2017 Bonhams Goodwood Festival of Speed Sale: Strong Cars Bring Strong Money

And vice-versa

Rory JurneckawriterBonhamsphotographer

The Goodwood Festival of Speed is an amazing annual event held each year on the grounds of Lord March's estate in the south of England. The winding and sloped driveway to Lord March's home is made into a hill climb course with hundreds of cars making their way to the top - most at break-neck pace. As a sort of side-show, Bonhams has held an auction that coincides with the Festival of Speed for the past 25 years, and this year was no exception. It was a relatively small sale, with just 88 cars on offer. Of these, 56 cars sold for a total of approximately $13,500,000, making for a 64-percent sell-through rate.

Near the top of the sales chart, at $1,070,810, was a nicely-presented 1973 Porsche 911 RS 2.7 Lightweight, one of just 17 such cars made in right-hand-drive configuration. No doubt that fact helped along the bidding in England as did the car's period rally history, although the engine was not the original it left Zuffenhausen with in the mid-'70s due to a failure during competition. Nevertheless, this was a strong result and shows that buyers are willing to pay up for particularly hard-to-get models.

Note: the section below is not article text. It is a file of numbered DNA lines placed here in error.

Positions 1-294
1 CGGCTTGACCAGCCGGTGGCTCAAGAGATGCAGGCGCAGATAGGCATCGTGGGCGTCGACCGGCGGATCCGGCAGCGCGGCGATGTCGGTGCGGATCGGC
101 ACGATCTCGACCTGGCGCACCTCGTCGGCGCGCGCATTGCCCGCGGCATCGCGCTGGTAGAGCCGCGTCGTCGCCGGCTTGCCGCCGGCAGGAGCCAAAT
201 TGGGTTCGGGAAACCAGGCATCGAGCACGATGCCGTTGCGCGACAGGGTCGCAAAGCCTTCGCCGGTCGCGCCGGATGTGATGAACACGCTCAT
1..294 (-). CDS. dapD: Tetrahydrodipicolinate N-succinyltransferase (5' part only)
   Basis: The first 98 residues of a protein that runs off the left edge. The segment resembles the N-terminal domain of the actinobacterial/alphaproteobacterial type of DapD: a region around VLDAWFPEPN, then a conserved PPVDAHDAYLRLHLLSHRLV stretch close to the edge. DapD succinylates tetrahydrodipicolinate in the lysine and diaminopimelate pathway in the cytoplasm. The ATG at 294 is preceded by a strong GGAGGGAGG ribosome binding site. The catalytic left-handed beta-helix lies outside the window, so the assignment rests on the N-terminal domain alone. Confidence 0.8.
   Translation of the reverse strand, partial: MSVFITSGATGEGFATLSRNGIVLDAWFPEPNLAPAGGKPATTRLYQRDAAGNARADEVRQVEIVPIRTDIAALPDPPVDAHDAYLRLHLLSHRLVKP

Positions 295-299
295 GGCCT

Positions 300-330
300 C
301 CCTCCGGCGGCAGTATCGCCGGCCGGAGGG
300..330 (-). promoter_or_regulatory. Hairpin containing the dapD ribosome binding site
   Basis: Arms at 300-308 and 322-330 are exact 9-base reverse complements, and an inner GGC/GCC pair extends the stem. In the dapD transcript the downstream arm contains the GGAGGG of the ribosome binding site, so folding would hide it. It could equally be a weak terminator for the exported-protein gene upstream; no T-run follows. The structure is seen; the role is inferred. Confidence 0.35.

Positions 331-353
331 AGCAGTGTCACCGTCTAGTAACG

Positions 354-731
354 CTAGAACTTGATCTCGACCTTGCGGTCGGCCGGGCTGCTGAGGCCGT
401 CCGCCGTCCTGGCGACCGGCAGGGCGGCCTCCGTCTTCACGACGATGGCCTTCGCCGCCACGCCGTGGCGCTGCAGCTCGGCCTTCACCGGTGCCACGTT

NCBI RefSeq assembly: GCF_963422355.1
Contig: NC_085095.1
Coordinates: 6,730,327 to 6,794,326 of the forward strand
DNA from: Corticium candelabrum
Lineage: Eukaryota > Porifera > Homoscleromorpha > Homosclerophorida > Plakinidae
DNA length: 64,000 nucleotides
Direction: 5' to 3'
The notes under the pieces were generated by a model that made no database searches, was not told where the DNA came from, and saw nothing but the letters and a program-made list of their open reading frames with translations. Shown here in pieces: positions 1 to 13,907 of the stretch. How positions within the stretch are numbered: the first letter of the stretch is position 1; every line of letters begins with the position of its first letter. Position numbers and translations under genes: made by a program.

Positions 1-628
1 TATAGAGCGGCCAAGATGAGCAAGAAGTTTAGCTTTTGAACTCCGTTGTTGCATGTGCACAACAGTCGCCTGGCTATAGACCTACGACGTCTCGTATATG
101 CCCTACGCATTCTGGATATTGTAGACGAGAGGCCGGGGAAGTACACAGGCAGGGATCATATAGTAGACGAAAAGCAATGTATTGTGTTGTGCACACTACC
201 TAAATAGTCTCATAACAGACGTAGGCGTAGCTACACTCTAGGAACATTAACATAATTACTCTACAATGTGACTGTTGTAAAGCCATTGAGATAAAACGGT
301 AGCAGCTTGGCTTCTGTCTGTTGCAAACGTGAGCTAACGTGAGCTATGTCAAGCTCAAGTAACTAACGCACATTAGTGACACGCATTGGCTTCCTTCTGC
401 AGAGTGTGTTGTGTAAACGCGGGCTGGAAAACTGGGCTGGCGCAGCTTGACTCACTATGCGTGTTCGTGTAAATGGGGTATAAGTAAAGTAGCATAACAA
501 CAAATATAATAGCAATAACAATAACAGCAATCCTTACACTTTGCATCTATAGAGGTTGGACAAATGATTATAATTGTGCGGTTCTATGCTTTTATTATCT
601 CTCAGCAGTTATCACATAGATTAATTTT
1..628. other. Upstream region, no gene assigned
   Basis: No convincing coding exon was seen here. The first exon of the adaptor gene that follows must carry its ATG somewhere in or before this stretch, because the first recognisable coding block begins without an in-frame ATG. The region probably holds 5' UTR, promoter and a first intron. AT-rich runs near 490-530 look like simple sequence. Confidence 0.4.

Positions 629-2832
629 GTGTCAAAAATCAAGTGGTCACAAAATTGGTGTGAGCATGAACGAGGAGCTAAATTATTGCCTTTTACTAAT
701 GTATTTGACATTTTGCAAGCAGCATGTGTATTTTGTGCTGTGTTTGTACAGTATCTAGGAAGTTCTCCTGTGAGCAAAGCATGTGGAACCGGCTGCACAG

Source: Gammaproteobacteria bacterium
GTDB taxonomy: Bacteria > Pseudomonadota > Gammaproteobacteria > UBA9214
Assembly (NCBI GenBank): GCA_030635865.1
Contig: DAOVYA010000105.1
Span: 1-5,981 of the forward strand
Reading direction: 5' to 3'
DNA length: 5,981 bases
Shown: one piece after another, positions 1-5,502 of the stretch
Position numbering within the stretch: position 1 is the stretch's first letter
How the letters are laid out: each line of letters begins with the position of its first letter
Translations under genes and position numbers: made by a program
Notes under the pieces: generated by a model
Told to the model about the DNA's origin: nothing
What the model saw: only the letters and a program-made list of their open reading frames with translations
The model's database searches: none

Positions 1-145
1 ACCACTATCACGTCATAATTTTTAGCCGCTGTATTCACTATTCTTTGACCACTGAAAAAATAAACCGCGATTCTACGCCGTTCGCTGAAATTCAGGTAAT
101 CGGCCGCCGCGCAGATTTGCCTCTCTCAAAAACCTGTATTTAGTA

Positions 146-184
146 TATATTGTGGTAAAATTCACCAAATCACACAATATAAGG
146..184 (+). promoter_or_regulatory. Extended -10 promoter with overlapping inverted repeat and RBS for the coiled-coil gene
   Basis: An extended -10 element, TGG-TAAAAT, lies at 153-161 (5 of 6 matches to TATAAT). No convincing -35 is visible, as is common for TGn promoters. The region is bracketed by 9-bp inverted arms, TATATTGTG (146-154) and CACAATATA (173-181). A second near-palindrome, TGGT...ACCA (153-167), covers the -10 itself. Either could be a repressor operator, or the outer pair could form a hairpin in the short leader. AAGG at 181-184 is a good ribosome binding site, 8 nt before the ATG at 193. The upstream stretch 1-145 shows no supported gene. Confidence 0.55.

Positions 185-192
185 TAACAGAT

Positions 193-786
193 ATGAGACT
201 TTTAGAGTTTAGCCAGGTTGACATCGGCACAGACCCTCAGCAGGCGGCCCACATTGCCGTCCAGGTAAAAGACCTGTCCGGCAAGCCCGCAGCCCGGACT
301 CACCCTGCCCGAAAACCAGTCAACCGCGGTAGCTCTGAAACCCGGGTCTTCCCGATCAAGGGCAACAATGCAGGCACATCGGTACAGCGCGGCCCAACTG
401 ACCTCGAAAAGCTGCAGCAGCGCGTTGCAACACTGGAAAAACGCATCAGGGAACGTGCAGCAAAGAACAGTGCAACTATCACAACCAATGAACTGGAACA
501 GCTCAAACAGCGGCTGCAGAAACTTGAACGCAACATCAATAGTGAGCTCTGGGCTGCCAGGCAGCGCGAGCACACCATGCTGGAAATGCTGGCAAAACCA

Another star of the '70s, a 1974 Ferrari Dino 246 GTS with over $50,000 in receipts for mechanical and cosmetic refurbishment, was sold at $326,930. Appropriately painted in the orange-tinted red known as Rosso Dino, this was another non-numbers matching car (a replacement engine was fitted at some point in the past), which helps explain the slightly lackluster result.

A 1988 Ferrari F40 sold new to David Gilmour of Pink Floyd fame did not meet reserve at a high bid of approximately $934,000. The high bid may seem low considering the car's celebrity ownership, but a large-scale rebuild following an engine fire in the mid-2000 tempered bidder interest.

The $225,820 winning bid for a 1966 Aston Martin DB6 seemed like a bargain, but an undesirable automatic gearbox, some non-original engine modifications, and a handful of little (but not inexpensive) cosmetic issues explains the sale price. Still, it should make a nice driver for someone who wants to use the car rather than polish it.

Similarly, a gorgeous 1956 Talbot Lago T14 LS Special Coupe was prized loose from its consigner for $175,265 - well under Hagerty's near-$300,000 average valuation. That said, this poor Talbot had been used heavily in the decade following its restoration in the mid-90s and then was left to sit under new ownership for the past five years. With an interior showing signs of wear along with all the mechanical gremlins the latest owner can expect to find after years of sitting, the price paid still might just be low enough to get the car back on the road without ending up under water financially. We'll still call it well bought.

Related Articles